AN eight-year-old sensory disorder sufferer with special educational needs has been left without a school to go as nowhere will cater for his complex condition.
The situation has reduced young Liam Reid to tears as he has to stay at home where he is now schooled by his mother Donna, while other Wyre Forest children returned to classes this month.
The youngster, whose disorder is a result of the devastating after-effects of meningitis he suf fered as a baby, “just wants to be like his friends” and go to class , said Mrs Reid, who was forced to pull him out of his special needs school last June when he was unable to cope there .
She said Liam, who finds it dif-ficult to deal with school settings, had been attending the Vale of Evesham School – some 30 miles from his Stourpor t home – but his anxiety became so bad he could not deal with his daily life .
Since then, Mrs Reid, 47, who has had to give up her job as a fitness instructor to look after her son, said she had struggled to find him a school and has hit out at Worcestershire County Council for doing “nothing” to help .
“The children are all back at school and my son has cried his eyes out because he hasn ’t got a school and he just wants to be like his friends and go to school,” she said.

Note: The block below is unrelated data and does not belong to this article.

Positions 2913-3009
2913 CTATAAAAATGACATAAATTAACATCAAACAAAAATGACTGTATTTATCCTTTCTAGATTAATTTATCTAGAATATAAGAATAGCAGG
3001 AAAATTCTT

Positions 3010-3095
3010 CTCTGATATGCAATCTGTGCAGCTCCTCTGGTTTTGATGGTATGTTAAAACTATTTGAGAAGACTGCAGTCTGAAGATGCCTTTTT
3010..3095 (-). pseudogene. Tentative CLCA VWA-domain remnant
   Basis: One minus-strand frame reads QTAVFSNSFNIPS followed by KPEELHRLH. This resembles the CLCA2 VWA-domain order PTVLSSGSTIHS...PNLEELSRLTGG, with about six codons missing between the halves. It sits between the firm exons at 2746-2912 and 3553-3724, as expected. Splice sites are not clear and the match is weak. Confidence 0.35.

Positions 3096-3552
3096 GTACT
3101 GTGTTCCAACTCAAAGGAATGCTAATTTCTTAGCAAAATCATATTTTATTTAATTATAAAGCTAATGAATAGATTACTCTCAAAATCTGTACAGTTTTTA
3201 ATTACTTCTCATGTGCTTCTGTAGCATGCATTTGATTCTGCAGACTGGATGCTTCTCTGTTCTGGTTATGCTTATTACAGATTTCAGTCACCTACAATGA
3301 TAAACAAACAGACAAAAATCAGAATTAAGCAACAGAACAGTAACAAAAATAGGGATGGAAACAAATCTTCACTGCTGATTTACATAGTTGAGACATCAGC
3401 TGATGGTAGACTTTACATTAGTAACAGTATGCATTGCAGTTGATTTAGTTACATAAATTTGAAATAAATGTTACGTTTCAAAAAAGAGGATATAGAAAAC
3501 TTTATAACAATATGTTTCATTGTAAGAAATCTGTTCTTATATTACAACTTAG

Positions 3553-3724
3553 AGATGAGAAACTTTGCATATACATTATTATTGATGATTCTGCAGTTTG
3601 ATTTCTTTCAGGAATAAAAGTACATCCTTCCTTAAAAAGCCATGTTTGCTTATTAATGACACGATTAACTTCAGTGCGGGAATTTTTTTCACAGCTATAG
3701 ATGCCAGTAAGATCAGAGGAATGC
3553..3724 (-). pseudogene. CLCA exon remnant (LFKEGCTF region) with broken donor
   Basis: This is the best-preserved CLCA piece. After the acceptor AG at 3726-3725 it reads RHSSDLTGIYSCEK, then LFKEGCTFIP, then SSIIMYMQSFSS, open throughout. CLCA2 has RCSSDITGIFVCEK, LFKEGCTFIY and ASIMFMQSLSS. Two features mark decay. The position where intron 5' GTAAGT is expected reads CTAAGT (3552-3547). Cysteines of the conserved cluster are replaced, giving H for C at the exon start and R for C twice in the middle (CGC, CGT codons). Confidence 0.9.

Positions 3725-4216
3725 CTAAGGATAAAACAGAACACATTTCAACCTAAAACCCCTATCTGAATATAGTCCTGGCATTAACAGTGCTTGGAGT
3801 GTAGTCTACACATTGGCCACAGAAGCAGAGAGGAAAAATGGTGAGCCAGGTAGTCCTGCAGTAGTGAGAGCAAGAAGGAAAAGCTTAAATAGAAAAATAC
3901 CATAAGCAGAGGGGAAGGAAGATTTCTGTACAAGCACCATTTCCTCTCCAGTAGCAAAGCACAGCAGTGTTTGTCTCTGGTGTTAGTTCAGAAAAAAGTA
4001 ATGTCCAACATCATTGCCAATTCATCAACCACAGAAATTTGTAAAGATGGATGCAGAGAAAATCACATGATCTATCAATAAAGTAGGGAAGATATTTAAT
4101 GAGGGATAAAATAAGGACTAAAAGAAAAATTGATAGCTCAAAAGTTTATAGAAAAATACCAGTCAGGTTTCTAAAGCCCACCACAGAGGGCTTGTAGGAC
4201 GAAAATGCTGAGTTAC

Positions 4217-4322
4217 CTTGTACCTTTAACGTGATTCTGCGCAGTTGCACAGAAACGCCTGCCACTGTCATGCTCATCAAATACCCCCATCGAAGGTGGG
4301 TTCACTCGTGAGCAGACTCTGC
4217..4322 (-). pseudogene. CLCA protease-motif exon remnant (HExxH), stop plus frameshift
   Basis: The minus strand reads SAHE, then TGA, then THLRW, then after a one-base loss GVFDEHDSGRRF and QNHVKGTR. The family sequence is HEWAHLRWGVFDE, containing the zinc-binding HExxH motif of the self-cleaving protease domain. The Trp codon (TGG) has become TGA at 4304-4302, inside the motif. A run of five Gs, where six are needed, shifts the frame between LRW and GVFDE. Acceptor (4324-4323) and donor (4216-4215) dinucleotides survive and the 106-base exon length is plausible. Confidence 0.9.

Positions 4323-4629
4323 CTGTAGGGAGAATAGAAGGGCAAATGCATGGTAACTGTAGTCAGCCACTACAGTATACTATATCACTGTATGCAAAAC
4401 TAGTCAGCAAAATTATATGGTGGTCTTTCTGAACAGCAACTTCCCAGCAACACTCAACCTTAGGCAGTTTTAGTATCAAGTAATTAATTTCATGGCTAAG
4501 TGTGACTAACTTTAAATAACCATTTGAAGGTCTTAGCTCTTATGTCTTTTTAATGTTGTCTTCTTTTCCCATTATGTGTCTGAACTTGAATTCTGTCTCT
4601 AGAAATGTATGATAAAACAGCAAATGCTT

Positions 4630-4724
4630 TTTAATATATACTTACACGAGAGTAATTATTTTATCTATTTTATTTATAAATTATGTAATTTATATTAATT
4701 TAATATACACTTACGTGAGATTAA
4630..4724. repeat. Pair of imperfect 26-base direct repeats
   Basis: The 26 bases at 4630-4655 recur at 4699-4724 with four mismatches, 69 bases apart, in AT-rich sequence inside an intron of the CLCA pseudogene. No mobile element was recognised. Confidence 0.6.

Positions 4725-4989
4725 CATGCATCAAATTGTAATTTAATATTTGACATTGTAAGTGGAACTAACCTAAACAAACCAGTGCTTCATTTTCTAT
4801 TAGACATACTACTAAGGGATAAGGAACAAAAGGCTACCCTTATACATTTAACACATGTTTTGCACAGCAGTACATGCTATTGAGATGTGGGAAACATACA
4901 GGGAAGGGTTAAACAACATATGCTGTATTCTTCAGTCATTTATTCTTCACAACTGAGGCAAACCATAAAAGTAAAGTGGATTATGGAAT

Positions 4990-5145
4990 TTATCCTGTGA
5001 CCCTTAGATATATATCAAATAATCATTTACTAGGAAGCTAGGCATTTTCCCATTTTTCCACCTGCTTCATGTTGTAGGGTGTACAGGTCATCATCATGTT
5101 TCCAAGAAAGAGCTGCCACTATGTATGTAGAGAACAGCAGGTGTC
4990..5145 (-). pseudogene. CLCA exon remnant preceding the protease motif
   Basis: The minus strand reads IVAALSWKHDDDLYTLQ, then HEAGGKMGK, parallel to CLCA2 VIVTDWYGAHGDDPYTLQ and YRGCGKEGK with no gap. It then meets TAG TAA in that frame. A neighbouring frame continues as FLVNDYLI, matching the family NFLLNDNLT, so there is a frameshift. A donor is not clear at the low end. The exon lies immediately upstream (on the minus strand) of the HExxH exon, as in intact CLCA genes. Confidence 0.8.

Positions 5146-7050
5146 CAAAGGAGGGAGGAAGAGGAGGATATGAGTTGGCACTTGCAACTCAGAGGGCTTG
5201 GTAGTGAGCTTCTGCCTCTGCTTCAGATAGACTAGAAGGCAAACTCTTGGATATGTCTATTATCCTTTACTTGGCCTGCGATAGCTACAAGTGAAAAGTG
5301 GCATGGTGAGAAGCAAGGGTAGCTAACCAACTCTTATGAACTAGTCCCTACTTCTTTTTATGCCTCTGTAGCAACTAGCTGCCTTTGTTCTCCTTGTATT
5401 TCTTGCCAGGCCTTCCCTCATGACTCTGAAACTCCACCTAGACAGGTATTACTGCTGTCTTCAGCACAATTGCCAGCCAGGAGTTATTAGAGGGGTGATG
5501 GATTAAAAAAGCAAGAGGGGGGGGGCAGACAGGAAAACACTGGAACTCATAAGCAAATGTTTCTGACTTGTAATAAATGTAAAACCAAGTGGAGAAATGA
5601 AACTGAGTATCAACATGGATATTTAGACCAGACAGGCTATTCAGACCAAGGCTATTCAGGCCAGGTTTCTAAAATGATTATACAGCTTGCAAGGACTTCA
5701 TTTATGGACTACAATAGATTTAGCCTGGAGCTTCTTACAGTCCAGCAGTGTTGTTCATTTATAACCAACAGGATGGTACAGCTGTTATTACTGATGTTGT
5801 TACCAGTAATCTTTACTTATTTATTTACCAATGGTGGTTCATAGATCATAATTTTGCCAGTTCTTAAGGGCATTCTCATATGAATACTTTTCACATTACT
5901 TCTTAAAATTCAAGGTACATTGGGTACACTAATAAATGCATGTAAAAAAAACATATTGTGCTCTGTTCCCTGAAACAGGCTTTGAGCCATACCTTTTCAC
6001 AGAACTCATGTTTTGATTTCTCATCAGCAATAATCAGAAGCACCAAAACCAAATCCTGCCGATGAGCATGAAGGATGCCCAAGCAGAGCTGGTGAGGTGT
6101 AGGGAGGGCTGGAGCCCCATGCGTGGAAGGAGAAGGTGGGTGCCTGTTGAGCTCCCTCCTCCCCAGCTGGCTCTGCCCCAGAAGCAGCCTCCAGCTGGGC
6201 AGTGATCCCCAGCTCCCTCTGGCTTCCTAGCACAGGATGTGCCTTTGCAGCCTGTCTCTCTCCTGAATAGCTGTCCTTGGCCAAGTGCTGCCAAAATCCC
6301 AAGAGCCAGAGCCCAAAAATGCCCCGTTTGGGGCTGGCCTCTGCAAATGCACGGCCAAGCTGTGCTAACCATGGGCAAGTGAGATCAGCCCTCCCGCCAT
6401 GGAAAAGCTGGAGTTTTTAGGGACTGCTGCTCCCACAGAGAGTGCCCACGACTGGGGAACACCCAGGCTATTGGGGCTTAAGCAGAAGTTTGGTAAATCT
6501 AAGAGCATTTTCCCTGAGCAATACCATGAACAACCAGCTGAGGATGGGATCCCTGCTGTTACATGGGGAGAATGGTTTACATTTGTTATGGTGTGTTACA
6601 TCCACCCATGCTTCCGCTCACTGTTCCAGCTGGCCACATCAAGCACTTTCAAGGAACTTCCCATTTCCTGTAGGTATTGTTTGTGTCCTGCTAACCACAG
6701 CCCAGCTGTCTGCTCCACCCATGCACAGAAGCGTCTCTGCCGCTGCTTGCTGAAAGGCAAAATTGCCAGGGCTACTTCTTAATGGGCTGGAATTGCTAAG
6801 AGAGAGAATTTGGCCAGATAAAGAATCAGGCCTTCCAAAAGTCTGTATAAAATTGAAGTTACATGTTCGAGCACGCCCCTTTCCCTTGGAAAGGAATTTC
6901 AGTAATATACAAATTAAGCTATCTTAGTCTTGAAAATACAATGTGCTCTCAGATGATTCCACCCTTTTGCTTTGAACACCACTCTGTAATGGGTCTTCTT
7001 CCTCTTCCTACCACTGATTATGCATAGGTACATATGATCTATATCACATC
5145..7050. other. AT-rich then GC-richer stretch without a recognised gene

“He’ s only eight and he’ s getting really depressed. I phoned mainstream schools but because he needs 30 hours a week, one on one , they won’ t take him on.
“He can ’t cope in a classroom environment. They say they can ’t meet his needs but where’ s he supposed to go?
“The council promised me they would find a school but they’ve done nothing. I’m only asking if he can go for one hour a da y.”
She added being out of school had left Liam feeling “lonely”, as it had caused him to develop a phobia of leaving the house .
“He wants to go to school now – he’s ready. All I ask is that there’s a school that would be patient enough and that would learn enough about him.”
Liam suffered streptococcal meningitis when he was six weeks old and has been dealing with the after-effects ever since .
All his senses have been affected and he finds it difficult to focus . He also has joint pain as well as dyslexia and dyspraxia.
A spokeswoman said the county council was unable to comment on individual cases but added: “Children with a statement of Special Educational needs (SEN) are placed in appropriate provision by SEN services and not by the general admissions process."